What are Embedded Systems

What is an Embedded System?

This definition explains embedded systems, examples of their use and how they work.

Some example SoC types are the application-specific integrated circuit (Often, embedded systems are used in real-time operating environments and use a real-time operating system (RTOS) to communicate with the hardware.

In these instances, stripped-down versions of the Linux operating system are commonly deployed, although other OSes have been pared down to run on embedded systems, including Embedded Java and Windows IoT (formerly Windows Embedded).Characteristics of embedded systems.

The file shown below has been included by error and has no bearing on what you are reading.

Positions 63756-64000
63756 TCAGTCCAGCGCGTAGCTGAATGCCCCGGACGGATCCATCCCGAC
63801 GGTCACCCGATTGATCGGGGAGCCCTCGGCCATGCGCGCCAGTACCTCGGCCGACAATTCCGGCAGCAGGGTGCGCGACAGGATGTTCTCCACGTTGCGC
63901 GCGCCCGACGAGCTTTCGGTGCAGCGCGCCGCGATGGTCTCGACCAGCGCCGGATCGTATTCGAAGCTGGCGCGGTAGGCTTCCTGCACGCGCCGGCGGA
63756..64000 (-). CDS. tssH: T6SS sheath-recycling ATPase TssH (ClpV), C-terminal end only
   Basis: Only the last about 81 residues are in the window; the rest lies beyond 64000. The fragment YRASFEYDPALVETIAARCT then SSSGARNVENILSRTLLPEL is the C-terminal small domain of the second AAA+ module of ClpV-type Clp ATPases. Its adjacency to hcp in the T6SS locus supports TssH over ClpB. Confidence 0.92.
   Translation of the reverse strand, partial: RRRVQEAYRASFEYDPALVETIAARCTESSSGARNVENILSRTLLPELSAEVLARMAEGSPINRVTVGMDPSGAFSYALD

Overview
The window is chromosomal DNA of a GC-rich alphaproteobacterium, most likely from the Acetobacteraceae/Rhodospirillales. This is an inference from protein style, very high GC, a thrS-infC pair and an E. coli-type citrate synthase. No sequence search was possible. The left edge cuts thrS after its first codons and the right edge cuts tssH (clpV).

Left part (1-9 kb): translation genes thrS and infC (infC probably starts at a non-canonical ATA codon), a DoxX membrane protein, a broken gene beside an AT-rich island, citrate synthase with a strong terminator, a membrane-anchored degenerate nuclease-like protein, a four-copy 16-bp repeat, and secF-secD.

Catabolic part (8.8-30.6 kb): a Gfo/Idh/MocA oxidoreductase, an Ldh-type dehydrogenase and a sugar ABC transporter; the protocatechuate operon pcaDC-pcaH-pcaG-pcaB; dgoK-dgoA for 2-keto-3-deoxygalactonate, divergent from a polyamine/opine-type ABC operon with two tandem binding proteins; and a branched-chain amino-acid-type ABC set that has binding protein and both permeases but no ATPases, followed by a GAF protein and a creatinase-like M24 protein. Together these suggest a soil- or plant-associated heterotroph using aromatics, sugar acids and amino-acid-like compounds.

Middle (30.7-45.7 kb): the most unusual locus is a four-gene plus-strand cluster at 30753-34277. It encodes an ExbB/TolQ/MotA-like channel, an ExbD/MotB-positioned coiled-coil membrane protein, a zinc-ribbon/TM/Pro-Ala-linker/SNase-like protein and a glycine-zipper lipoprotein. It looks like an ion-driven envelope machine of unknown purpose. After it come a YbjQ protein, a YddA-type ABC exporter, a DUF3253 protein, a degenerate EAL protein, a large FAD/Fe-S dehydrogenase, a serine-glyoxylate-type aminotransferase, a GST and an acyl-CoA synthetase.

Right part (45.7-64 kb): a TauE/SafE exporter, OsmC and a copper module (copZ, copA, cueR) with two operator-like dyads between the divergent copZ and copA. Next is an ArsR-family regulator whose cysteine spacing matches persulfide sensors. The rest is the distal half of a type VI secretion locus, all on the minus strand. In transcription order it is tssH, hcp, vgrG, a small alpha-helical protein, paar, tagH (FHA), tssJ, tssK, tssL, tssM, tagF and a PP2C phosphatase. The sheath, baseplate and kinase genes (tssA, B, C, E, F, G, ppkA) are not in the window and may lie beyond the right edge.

The main characteristic of embedded systems is that they are task-specific.Additionally, embedded systems can include the following characteristics:typically, consist of hardware, software and firmware;can be embedded in a larger system to perform a specific function, as they are built for specialized tasks within the system, not various tasks; can be either microprocessor-based or microcontroller-based — both are integrated circuits that give the system compute power;are often used for sensing and real-time computing in internet of things (IoT) devices, which are devices that are internet-connected and do not require a user to operate;can vary in complexity and in function, which affects the type of software, firmware and hardware they use; andare often required to perform their function under a time constraint to keep the larger system functioning properly.Structure of embedded systems.